Is there still more racial integration in Pentecostal churches than in the wider of body of churches?

There has been an attempt to recapture the racial openness with certain movements. There’s what we call the Memphis Miracle, an episode where the divided denominations came together and consciously made an effort to tear down some of those barriers. It’s been more or less successful. There’s still quite a bit of division. It’s not on paper. On paper, there’s this idea that we’ve all come together, but the practicality of it doesn’t always get worked out.

Some of the division was about doctrine, in particular in regard to the nature of the Trinity. Was that interconnected with the racial issues, or are those two separate things?

They’re not interconnected. There are certainly some racial overtones in the discussion, but that doctrine gets permeated throughout black and white Pentecostal bodies. One of the interesting things, though, is that one of the longest-running experiments in racial unity was within the Oneness movement, which reformulated the doctrine of the Godhead. The Pentecostal Assemblies of the World has tried very hard to remain inter-racial, and adopted specific steps making sure that when there was elections that the leadership reflected both races. If, for instance, the top person elected was white, then the second person in place would be black. It would go back and forth. It’s now predominantly a black denomination, though.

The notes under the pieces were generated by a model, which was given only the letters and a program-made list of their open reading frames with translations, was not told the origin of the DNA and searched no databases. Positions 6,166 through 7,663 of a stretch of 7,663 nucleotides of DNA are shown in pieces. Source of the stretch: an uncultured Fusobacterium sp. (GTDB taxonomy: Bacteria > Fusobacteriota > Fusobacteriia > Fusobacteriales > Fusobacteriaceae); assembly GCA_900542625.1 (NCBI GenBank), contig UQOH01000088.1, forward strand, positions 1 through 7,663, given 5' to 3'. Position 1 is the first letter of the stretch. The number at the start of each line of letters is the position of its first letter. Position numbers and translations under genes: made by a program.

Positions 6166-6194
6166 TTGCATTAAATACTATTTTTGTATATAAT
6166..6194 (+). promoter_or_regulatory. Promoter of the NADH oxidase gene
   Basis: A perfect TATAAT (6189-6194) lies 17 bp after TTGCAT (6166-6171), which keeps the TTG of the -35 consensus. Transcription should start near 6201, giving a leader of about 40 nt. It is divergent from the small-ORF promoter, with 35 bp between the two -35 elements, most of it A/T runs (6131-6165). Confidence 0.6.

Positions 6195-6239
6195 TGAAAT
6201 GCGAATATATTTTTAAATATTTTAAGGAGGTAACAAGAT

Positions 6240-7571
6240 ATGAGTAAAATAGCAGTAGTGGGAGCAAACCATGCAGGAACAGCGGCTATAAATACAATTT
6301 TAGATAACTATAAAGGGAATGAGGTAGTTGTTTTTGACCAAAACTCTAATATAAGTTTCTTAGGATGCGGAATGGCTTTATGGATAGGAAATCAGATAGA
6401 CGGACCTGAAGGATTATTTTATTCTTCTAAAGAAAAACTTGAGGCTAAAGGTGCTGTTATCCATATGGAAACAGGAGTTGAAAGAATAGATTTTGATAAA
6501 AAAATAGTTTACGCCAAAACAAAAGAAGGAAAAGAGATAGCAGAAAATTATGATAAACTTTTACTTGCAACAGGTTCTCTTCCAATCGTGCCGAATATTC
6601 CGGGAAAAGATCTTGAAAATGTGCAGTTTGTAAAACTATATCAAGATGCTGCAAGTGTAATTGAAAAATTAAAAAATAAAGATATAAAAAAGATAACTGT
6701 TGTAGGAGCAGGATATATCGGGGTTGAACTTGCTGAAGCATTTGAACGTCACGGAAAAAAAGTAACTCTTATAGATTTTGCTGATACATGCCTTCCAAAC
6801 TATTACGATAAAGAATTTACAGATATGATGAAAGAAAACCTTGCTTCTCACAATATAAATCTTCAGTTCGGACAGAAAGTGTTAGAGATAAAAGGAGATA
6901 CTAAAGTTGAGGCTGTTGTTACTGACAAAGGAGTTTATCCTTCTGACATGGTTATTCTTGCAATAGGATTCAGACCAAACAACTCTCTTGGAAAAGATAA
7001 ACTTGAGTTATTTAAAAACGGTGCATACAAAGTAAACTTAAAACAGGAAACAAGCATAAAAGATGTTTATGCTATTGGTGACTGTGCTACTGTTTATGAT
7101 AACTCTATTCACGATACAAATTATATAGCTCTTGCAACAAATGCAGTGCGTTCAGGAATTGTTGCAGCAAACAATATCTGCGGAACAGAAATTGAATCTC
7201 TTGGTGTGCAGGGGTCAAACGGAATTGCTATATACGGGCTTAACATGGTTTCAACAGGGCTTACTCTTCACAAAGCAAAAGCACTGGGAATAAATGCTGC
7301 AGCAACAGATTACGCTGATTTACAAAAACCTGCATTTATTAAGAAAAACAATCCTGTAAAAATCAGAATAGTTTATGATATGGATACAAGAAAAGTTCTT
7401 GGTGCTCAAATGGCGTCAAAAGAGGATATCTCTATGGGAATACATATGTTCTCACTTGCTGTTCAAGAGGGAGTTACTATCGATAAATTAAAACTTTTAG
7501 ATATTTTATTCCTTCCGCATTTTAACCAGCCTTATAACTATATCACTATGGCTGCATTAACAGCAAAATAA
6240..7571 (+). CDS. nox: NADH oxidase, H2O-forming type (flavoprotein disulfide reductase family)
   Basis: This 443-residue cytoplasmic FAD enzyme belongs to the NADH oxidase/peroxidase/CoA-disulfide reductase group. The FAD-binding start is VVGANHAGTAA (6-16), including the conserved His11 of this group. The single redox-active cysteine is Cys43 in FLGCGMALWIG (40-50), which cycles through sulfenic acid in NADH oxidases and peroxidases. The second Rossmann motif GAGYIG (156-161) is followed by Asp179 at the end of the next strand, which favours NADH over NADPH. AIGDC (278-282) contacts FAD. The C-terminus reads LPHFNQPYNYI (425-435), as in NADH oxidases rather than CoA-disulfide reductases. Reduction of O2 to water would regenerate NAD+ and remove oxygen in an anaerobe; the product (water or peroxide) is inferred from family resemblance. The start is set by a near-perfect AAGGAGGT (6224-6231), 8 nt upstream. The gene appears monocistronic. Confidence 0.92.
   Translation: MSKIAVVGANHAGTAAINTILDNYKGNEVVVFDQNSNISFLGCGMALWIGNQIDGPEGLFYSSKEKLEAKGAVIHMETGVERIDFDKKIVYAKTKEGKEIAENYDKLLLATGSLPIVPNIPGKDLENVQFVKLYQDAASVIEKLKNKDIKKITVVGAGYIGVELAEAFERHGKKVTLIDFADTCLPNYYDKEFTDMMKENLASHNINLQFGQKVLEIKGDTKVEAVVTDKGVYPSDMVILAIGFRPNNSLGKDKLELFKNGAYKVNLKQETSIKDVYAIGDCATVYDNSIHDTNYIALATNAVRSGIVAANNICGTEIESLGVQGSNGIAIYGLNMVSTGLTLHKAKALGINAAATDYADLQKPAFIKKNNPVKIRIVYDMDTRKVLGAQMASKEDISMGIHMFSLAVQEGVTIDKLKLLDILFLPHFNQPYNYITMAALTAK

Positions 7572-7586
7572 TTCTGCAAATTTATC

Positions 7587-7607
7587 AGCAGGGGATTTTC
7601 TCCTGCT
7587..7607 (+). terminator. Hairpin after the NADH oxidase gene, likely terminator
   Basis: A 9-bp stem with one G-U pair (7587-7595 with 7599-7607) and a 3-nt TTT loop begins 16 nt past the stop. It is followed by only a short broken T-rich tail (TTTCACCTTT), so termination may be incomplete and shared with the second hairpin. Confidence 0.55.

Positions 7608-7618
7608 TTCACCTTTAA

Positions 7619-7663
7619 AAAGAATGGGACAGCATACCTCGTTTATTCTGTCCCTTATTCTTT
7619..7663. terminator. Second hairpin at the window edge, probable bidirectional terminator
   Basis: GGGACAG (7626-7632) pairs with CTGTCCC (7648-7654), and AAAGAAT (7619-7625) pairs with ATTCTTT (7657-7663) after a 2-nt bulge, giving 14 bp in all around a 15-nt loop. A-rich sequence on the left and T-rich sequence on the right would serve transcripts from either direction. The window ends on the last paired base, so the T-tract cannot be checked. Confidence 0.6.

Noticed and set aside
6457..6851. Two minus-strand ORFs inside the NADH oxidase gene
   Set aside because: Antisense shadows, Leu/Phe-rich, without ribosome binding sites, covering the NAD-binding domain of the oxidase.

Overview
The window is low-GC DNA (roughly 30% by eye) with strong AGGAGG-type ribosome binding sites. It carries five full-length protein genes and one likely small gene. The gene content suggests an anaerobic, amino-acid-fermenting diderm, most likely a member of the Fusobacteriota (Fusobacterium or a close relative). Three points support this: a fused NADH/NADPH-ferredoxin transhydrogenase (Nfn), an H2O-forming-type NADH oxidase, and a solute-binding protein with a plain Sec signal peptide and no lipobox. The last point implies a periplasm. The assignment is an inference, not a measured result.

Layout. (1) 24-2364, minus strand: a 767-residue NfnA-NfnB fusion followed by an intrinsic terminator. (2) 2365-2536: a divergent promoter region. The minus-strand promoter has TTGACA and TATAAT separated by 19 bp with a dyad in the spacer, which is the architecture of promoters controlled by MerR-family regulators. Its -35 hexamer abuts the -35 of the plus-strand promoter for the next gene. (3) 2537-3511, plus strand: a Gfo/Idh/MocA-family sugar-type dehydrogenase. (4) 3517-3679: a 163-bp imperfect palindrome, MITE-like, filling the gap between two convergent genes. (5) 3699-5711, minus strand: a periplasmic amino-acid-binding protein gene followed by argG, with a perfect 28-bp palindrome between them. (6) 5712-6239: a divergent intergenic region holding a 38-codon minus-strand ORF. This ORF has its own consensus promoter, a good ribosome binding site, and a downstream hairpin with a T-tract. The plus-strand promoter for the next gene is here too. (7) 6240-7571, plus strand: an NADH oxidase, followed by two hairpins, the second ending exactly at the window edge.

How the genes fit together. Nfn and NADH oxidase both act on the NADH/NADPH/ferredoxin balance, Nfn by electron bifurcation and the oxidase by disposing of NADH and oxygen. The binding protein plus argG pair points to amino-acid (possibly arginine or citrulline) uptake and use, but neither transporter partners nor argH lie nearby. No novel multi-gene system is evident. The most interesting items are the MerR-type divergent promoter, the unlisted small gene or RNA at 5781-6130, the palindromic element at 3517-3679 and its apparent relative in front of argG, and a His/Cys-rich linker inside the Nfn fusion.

Does Pentecostal theology make it more hospitable to alternative views of the Trinity?

Oh no. In Pentecostalism there is a major divide over the nature of the Godhead, and so the break over that issue wasn’t hospitable. I was a member of a Oneness denomination for a while, but I’m a theologian, so I’ve come to a more nuanced understanding of the Godhead. But in conversations with others, the language that gets used when they talk about each other’s camps is very strong. They are quick to call each other heretics. Among scholars, we tend to be more accepting of other ways of seeing things, but within the local churches, especially among pastors, that is a real intense issue.

In the book, you say Rev. T.D. Jakes views the Godhead as “manifestations” of three personalities and that he successfully straddles theological fences. How has he been able to do that?

For a lot of the people in the pews, what they see is Jakes’ success, so they don’t even pay attention to or understand that there is a difference. You’ll see people who, if they understood what Jakes was saying, they would not accept it. I’m not saying what Jakes is saying is wrong. I think the Godhead is a mystery and anybody that says they can explain it is not telling the truth.

Continued on page 2.